First, millions of people are buying home warranties. This includes home buyers, sellers and perhaps most interestingly, homeowners.
You can pick the home warranty package you want with the features that match your home.
You don’t have to buy a year-long contract. You can also buy it by the month. (Although, there may be a 30-day waiting period.)
There’s a belief that if you have an existing home warranty, and something goes wrong in your home, it will get fixed.
This is true, but there’s a price to pay - the cost to bring people out. And, the service people who come out will likely not be familiar with your home. You may also have to wait for that service call (24-48 hours or more) and perhaps weeks for parts. If you need something fixed quickly, your home warranty service number may not be the number to call.
Still, it seems as though homeowners want to have a number to call, where someone, anyone, will come out and address the problem.
Homeowners are outsourcing even the most minute of tasks, such as changing air filters in HVAC systems.
Are we losing the ability to manage and care for our homes’ most basic needs? Or this: How many homeowners does it take to change a lightbulb?
Houses are a lot more complex than they used to be. Your average person can't go down and replace the blower motor on the HVAC and probably shouldn't even attempt that, When I was a kid, I did that with my dad. When I was a kid, my dad would show me how to change the pump on the on the on the dishwasher….People are now starting to embrace this idea that they don't know how to take care of their homes.
Art Chartrand, of counsel to the National Home Service Contract Association
Renting or buying in 2022?
With home prices and rents skyrocketing, wannabe home buyers are weighing whether buying or renting is the right way to go. Seniors on a fixed income are wondering whether it’s in their best interests to rent or buy, and how much it costs to own a home. First-time buyers are wondering whether they’ll ever be able to close on their piece of the American dream.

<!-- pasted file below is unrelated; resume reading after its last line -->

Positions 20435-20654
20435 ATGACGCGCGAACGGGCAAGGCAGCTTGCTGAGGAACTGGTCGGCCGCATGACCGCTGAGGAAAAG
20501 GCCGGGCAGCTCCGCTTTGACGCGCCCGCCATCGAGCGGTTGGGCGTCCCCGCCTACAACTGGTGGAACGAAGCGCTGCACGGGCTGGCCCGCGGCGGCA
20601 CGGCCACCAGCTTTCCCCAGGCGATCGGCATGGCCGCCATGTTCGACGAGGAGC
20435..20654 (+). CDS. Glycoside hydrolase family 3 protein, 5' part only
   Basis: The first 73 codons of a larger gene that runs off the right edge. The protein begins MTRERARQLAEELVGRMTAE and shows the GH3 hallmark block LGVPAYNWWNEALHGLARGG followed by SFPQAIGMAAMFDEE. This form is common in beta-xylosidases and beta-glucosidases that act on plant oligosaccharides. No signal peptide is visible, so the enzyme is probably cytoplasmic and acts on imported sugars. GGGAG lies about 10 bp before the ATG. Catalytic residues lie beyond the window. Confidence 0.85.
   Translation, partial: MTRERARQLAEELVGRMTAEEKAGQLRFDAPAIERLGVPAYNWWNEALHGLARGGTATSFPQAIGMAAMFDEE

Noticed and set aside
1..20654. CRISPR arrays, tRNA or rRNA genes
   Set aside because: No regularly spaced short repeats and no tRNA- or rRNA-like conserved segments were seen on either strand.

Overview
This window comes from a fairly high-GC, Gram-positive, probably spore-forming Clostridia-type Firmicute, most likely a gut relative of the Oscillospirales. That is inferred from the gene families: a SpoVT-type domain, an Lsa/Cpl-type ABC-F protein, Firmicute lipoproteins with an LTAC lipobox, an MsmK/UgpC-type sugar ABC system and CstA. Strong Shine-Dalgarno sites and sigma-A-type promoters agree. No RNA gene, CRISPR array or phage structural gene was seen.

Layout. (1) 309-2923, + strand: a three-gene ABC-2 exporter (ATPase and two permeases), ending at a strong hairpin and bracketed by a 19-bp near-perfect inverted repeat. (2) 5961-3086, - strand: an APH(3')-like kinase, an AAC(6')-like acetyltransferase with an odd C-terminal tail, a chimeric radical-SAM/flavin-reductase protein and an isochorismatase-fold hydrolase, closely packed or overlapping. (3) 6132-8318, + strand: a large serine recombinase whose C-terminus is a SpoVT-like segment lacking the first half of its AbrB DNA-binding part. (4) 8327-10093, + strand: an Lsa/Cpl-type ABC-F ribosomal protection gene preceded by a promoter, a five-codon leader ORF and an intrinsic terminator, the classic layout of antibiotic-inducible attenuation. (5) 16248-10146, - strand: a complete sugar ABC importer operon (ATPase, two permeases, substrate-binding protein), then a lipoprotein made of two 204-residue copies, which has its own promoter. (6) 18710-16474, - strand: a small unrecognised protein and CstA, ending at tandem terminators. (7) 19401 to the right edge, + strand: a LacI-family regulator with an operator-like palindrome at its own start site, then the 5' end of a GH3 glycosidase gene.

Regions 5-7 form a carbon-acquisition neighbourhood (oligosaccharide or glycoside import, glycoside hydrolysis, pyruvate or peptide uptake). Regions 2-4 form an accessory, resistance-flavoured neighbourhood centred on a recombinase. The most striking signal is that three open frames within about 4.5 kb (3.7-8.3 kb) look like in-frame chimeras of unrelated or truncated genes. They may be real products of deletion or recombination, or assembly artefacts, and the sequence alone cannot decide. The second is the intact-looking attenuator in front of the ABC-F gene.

Given the price of homes these days, coupled with the surge of mortgage interest rates, renting may be in the cards for now:
The median monthly asking rent in the U.S. increased 17% year over year to a record high of $1,940 in March, according to a new report from Redfin.
Meanwhile, the national median monthly mortgage payment for homebuyers rose twice as fast: It climbed 34% year over year to $1,910, also the biggest increase in Redfin’s records.
Point2 found that homes for under $150,000 now make up less than 5% of all homes currently on the market in the most in demand U.S. cities, while the homes under $100,000 are almost non-existent.
Additionally, Point2 found that in 25 of the largest U.S. cities, homes under $150,000 constitute less than 1% of all homes currently available on the market. Five of the most populous cities have zero homes available for $150,000 or less: San Francisco (CA), Irvine (CA), Oakland (CA), Gilbert (AZ), Henderson (NV).
According to the Mortgage Bankers Association, the share of homes in foreclosure decreased to 1.05%.
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This Week in Wealth on 720 WGN Radio
Don’t miss this week’s episode. We’re talking about how to plan for the “Oh, Sh*t” moments in life. 6:30a, Sundays on 720WGN, or listen live at WGNradio.com.
On a personal note
There’s nothing like clearing your head with a short hike in the San Diego hills, enjoying wildflowers in bloom. Have a good week!